A University of North Carolina-Chapel Hill research group has created hydrogel particles that mimic the size, shape and flexibility of red blood cells (RBCs). The researchers used PRINT® (Particle Replication in Non-wetting Templates) technology to generate the fake RBCs, which are said to have a relatively long half-life. The findings were reported on-line yesterday in the Proceedings of the National Academy of Sciences (PNAS) (abstract available, subscription required for full text). According to a PR-ish but interesting post on Futurity, a website put forth by a consortium of major research universities, tests of the particles’ ability to perform functions such as transporting oxygen or carrying therapeutic drugs have not yet been conducted.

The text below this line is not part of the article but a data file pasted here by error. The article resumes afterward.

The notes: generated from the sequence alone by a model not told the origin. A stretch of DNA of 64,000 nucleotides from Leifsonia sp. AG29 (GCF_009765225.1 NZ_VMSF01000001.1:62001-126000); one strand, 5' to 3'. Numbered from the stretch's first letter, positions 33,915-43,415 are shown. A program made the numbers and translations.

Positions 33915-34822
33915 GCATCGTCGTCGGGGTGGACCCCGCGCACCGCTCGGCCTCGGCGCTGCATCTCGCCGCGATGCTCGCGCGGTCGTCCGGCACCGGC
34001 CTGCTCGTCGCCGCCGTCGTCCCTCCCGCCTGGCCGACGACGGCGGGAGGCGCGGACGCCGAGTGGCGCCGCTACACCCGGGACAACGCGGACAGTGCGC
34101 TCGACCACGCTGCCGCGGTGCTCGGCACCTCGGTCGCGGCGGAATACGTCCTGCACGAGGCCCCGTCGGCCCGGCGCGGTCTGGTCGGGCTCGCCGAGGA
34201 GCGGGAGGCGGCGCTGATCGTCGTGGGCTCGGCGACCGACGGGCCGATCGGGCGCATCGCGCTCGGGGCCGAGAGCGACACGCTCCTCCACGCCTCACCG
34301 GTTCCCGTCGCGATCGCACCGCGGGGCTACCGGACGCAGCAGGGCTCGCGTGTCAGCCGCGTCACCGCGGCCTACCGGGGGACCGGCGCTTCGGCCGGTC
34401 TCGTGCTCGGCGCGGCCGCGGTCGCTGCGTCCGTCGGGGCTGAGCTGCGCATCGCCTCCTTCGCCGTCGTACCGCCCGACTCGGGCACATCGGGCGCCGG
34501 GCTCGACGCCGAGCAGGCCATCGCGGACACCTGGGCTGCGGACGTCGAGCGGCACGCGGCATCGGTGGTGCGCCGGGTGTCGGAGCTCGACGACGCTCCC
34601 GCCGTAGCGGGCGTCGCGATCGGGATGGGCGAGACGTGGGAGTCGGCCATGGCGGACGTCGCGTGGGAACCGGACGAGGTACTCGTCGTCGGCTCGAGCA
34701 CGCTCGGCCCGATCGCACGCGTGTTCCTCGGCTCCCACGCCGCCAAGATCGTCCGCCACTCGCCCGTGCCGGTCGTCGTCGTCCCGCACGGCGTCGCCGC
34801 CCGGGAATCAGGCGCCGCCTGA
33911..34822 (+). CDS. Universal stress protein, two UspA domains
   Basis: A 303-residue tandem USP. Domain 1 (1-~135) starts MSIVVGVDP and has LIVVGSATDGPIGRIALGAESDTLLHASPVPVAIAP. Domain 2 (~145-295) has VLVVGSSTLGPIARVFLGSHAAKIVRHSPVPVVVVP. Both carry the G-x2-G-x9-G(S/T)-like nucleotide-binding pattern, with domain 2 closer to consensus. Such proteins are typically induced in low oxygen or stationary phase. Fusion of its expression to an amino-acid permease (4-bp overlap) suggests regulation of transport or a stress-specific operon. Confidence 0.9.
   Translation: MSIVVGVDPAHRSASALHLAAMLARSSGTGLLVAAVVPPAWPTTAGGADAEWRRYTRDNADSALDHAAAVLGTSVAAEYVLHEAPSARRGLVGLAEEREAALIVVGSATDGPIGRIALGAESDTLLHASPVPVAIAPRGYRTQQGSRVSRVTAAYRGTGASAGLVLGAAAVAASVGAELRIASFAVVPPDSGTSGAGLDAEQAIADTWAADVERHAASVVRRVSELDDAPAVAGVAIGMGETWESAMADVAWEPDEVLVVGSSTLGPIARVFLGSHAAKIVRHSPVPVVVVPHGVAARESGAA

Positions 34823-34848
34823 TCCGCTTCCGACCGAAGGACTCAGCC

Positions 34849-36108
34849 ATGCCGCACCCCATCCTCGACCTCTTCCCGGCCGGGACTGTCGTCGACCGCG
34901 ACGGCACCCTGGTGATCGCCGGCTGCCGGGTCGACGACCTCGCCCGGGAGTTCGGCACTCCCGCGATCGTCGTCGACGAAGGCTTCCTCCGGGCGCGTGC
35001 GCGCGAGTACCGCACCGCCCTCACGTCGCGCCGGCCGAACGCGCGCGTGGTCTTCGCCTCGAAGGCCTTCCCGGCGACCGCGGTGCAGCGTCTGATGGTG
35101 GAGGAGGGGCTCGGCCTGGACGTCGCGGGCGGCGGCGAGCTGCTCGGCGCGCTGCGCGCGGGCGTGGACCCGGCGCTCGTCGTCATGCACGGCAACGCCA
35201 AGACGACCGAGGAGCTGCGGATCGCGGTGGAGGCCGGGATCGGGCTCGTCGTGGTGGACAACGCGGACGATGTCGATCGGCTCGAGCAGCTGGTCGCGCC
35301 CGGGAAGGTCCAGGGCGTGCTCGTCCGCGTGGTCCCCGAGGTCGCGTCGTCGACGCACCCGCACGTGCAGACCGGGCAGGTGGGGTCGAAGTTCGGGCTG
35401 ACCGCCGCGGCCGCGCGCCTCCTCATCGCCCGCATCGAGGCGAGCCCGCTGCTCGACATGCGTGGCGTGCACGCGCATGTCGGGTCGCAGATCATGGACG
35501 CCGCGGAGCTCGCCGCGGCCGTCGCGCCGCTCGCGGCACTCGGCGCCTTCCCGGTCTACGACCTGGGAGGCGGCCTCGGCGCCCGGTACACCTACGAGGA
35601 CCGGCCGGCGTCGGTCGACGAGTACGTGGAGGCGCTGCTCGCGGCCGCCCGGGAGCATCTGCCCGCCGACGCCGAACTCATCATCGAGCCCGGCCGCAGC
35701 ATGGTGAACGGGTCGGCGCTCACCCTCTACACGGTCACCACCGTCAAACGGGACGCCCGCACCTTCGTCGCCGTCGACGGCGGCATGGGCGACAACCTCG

Developing competent, artificial RBCs is a hematologist’s holy grail of sorts, because with that you might alleviate anemia without the risks of transfusion.
2. Progress in using human stem cells to generate lots of platelets
In an exciting paper published today in Cell Research, investigators stimulated human embryonic stem cells to become platelet-producing cells, called megakaryocytes. According to the article (open-text at Nature PG), the platelets were produced in abundance, appeared typical and clotted appropriately in response to stimuli in vitro. The researchers injected them into mice, used high-speed video microscopy for imaging, and demonstrated that the stem cell-derived human platelets contributed to clot formation in mice, in vivo (i.e., they seem to work). Read more »